Around the year 1000 Rodulfus Glaber described France as being in the throes of a building boom. He may have been the first writer to perceive the early medieval period as a Dark Age that was ending to be replaced by a better world. In the articles gathered here distinguished medieval historians discuss the ways in which this transformation took place. European society was becoming more stable, the climate was improving, and the population increasing so that it was necessary to increase food production. These circumstances in turn led to the cutting down of forests, the draining of wetlands, and the creation of pastures on higher elevations from which the glaciers had retreated. New towns were established to serve as economic and administrative centers. These developments were witness to the processes of internal colonization that helped create medieval Europe.
Contents: Introduction. Part 1 The Matrix: Mentality and Demography: The ascent of Latin Europe, Karl Leyser; On the evidence of growth of population in the West from the 11th to the 13th century, Léopold Génicot; The 'feudal' economy and capitalism: words, ideas and reality, Jacques Heers; Cultural climates and technological advance in the Middle Ages, Lynn White Jr. Part 2 Infrastructure and Ecology: Economic development and aquatic ecosystems in medieval Europe, Richard C. Hoffmann; The extent of the English forest in the 13th century, Margaret Ley Bazeley; The evolution of land transport in the Middle Ages, R.S. Lopez; A day's journey in medieval France, Marjorie Nice Boyer; The Cistercian order and the settlement of Northern England, R.A. Donkin. Part 3 The Rural Economy: The chronology of labour services, M. Postan; An Italian estate, 900-1200, P.J. Jones; Lords and peasants: a reappraisal of medieval economic relationships, M. Toch; An industrial revolution of the 13th century, E.M. Carus-Wilson. Part 4 Urban and Commercial Expansion: Urban evolution during the early Middle Ages, M. Lombard; Settlement patterns, urban functions and capital formation in medieval Flanders, D. Nicholas; Index.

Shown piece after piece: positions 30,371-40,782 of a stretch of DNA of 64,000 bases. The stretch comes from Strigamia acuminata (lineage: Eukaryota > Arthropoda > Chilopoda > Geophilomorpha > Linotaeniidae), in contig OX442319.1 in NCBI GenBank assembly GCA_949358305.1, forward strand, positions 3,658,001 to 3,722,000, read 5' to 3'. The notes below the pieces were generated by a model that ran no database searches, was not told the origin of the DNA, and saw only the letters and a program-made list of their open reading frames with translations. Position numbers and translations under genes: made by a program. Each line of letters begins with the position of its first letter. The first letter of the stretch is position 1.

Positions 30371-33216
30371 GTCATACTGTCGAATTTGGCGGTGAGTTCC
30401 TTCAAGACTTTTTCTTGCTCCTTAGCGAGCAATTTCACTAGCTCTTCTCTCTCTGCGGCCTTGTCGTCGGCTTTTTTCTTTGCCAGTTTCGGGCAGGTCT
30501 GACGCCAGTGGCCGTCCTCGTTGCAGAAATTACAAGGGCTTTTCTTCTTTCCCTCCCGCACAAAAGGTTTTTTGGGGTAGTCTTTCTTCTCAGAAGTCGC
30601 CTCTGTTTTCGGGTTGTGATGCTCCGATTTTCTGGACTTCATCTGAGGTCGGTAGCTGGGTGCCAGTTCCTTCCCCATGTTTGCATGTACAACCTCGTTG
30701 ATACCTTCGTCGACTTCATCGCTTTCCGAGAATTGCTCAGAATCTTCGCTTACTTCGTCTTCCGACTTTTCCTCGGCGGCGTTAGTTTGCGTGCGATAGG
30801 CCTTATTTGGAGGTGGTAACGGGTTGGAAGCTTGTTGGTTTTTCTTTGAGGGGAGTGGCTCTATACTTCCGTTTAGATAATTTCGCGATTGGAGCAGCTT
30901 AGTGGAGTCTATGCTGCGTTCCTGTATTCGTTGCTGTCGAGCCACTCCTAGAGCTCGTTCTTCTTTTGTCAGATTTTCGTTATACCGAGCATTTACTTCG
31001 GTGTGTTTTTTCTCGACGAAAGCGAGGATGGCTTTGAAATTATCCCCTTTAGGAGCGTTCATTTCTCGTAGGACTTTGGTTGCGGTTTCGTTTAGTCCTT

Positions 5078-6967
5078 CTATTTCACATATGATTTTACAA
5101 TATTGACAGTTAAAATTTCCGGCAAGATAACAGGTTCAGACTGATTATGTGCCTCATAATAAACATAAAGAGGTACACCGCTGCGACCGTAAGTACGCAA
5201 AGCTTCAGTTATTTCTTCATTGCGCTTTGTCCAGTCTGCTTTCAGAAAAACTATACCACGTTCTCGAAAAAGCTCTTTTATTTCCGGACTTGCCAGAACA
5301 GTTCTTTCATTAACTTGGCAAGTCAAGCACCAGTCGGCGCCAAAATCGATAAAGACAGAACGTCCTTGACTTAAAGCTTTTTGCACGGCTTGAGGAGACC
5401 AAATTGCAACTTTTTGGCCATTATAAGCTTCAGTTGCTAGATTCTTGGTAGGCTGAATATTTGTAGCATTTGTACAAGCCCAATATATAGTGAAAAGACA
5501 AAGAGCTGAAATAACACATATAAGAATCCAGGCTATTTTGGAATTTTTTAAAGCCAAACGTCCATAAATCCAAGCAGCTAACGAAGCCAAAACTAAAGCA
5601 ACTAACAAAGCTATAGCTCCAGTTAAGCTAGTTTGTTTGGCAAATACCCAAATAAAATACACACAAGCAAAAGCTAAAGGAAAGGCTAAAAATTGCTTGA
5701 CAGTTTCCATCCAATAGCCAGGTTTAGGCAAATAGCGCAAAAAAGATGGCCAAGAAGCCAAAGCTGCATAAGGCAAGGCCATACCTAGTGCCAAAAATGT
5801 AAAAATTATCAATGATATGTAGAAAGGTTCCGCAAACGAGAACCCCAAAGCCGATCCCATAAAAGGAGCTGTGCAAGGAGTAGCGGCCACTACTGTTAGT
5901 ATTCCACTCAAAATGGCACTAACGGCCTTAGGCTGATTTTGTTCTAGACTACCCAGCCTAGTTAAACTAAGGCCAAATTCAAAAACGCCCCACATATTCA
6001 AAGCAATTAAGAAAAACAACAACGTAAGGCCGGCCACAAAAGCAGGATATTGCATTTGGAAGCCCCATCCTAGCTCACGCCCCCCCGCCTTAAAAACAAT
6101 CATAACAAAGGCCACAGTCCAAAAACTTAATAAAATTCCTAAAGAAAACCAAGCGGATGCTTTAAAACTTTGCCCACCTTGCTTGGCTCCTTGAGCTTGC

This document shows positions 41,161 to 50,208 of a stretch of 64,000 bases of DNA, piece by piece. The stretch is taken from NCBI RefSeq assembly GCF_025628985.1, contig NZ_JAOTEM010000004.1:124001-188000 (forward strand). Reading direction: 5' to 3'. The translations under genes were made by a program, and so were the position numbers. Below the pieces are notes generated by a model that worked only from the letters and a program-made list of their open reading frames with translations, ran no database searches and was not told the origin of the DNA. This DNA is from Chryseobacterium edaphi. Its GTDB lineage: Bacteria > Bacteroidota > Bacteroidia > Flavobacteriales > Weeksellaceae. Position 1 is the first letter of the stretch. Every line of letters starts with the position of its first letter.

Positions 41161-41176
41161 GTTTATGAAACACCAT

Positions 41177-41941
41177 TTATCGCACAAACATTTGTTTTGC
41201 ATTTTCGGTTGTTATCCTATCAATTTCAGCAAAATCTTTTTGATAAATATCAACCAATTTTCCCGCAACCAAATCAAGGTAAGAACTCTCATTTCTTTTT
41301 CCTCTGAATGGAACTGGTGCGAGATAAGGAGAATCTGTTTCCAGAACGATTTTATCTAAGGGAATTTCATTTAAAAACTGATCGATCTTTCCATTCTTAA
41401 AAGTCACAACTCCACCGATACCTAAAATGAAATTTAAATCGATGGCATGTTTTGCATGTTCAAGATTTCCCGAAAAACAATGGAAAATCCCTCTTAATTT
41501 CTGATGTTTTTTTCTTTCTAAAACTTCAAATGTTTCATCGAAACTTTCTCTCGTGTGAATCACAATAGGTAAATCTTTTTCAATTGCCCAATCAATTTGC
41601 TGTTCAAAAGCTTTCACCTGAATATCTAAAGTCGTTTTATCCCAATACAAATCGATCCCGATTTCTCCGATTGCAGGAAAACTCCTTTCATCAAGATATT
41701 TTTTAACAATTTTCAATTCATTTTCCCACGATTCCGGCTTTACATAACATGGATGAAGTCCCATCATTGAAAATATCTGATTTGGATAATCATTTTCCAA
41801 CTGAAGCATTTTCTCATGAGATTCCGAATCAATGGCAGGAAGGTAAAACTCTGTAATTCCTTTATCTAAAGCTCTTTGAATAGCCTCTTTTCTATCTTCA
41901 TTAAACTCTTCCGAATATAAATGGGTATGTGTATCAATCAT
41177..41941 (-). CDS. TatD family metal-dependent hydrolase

The 'rise of the west' is the most familiar and most elusive topic in global history. Everyone agrees it happened. No one can say how, when, where or why, without provoking dissent. Yet the world we inhabit is, by universal acknowledgement, the outcome.
In recent years, controversy has focussed on the sixteenth, seventeenth and eighteenth centuries - the 'early modern period', when Western expansion became a conspicuous phenomenon in a world of colliding empires and unprecedented long-range cultural exchange. But, like most such apparently new departures in history, Western European activity in the 'expanding world' of early modernity is best understood against a background of long, sometimes faltering preparation in the Middle Ages.
Therefore, following the success of the series An Expanding World, a series of key papers on the period, published by Routledge and edited by A.J.R. Russell-Wood, Ashgate has commissioned an attempt to collect cutting-edge research on the medieval background and events of European expansion. Felipe Fernandez-Armesto and James Muldoon have gathered classic and key contributions from learned journals and other arcane publications to give readers a conspectus of knowledge, analysis and reflection on the history of the frontiers, mental horizons, internal expansion and means of growth of Latin Christendom from the eleventh to the early sixteenth centuries.